The Afghan military, after all, was supposed to defend Afghanistan. But that task became impossible once the Afghan political leadership gave up the fight and fled. As the Afghan government collapsed and the military chain of command broke down, Afghanistan’s pilots were left with an impossible choice: stay and face possible death at the hands of the Taliban, or fly away from their homeland.
The Uzbek city of Termez and the Afghan city of Hairatan are separated by the Amu Darya. The border is just 50 miles north of Mazar-i-Sharif. The Friendship Bridge spans the river; Soviet Forces departed Afghanistan in 1989 across it. On August 14, 2021, Afghan forces were fleeing over the bridge. Although Uzbek authorities have never confirmed it, it is believed that the infamous Uzbek warlord Abdul Rashid Dostum and the governor of Balkh province, Atta Muhammad Noor, fled with their forces across the bridge before Tashkent closed the border.
By the time a satellite passed over on August 16, at least 46 aircraft had appeared on the previously empty tarmac at Termez International Airport: 22 small fixed-wing aircraft and 24 helicopters.
There were conflicting reports about the number of Afghans who had arrived. Sources suggested to The Diplomat that some who had crossed the border by land were added to the group of those that flew in — inflating the number of Afghans who sought refuge in Uzbekistan to around 585 people. Some voluntarily went back, but many remained in Termez, worried about Taliban retaliation should they return to Afghanistan.
The Uzbek government confirmed that 46 aircraft had been “forced” to land after crossing the border. One A-29 crashed after colliding with an escorting Uzbek MiG-29. Initial Uzbek government comments suggested the A-29 had been shot down, but later reports clarified that there had been an accident.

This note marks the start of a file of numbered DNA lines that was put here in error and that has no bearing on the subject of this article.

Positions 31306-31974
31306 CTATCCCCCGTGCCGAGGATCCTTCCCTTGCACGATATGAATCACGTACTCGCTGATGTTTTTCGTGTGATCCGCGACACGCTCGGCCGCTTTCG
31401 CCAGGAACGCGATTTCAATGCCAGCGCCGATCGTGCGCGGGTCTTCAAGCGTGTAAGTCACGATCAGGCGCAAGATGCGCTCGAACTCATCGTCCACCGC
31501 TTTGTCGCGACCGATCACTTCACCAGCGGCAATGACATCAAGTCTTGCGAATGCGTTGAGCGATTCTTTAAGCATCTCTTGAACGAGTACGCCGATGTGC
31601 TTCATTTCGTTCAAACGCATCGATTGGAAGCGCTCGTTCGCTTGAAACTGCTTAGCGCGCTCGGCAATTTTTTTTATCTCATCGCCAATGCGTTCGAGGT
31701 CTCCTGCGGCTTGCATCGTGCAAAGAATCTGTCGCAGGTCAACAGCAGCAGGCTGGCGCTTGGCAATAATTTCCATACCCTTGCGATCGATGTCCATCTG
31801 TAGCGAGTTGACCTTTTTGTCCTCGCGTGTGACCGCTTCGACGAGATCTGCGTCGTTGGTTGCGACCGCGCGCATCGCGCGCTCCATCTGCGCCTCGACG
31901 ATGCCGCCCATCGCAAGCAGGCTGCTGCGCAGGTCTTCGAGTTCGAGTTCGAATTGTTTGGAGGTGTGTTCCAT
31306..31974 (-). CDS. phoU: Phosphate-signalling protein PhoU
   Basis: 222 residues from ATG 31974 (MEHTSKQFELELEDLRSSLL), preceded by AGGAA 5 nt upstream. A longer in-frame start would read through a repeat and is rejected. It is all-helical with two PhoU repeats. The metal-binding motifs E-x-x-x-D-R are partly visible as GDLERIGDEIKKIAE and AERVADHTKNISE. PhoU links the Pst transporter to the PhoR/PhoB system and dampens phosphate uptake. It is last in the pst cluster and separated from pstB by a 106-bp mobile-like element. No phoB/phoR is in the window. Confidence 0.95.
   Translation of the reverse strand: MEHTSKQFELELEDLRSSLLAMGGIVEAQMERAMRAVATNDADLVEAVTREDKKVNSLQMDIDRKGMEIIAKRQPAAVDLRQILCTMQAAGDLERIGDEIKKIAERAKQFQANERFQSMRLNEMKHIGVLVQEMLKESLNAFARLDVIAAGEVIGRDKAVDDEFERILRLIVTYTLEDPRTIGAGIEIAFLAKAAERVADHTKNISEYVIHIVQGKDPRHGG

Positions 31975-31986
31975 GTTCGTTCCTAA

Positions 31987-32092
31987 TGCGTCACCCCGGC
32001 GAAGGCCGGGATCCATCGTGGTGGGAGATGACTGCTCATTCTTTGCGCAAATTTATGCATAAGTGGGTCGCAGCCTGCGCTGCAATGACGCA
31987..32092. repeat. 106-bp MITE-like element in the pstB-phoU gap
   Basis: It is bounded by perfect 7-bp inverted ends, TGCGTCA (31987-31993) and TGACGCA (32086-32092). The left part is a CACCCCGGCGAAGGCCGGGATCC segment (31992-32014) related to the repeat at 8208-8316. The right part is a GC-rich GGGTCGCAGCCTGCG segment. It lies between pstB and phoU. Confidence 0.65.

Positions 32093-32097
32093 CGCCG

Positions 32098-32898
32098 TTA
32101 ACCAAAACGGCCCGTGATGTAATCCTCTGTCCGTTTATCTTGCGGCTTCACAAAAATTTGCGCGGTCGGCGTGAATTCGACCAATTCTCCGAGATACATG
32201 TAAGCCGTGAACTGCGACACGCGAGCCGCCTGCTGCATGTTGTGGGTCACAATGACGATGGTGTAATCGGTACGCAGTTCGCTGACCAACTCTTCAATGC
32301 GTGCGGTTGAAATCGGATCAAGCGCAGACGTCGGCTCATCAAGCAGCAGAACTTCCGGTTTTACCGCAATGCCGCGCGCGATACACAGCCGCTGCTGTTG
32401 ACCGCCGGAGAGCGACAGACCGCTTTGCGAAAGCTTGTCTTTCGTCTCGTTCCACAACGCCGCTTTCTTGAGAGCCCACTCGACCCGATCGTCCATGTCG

The pilots ejected safely, and The Diplomat has learned that the Afghan pilot is now recuperating in the United States, having sustained serious injuries.
An analysis of the satellite images by The Drive suggested that as many as 19 Mi-8/Mi-17 Hip helicopters and seven UH-60 Black Hawk transport helicopters had landed at Termez. Of the fixed-wing aircraft, it appeared that at least five were Cessna 208B Caravans and 11 likely Pilatus PC-12 intelligence, surveillance, and reconnaissance aircraft. The remainder appeared to be A-29s.
According to a July 2021 report from the Special Inspector for Afghanistan Reconstruction, as of June 2021 the Afghan Air Force had 23 A-29s and 23 Cessna 208s, among other aircraft, usable and in-country. As for helicopters, there were 32 Mi-17s, 43, MD-530s and 33 Blackhawks. The Special Mission Wing had its own inventory of aircraft, thought the exact numbers were classified.
Sixteen other Afghan aircraft landed at an airfield in Bokhtar, Tajikistan as well, carrying a reported 143 people.
On August 14, before everything fell apart, the wing stationed in Mazar-i-Sharif flew several missions in support of Afghan ground forces.
As Safi recalled, in the morning he received a call from Afghan National Army’s 209th “Shaheen” (Falcon) Corps requesting air support to strike Taliban forces that were advancing on their positions defending the city. Safi dispatched a pair of A-29s, helping push the Taliban back.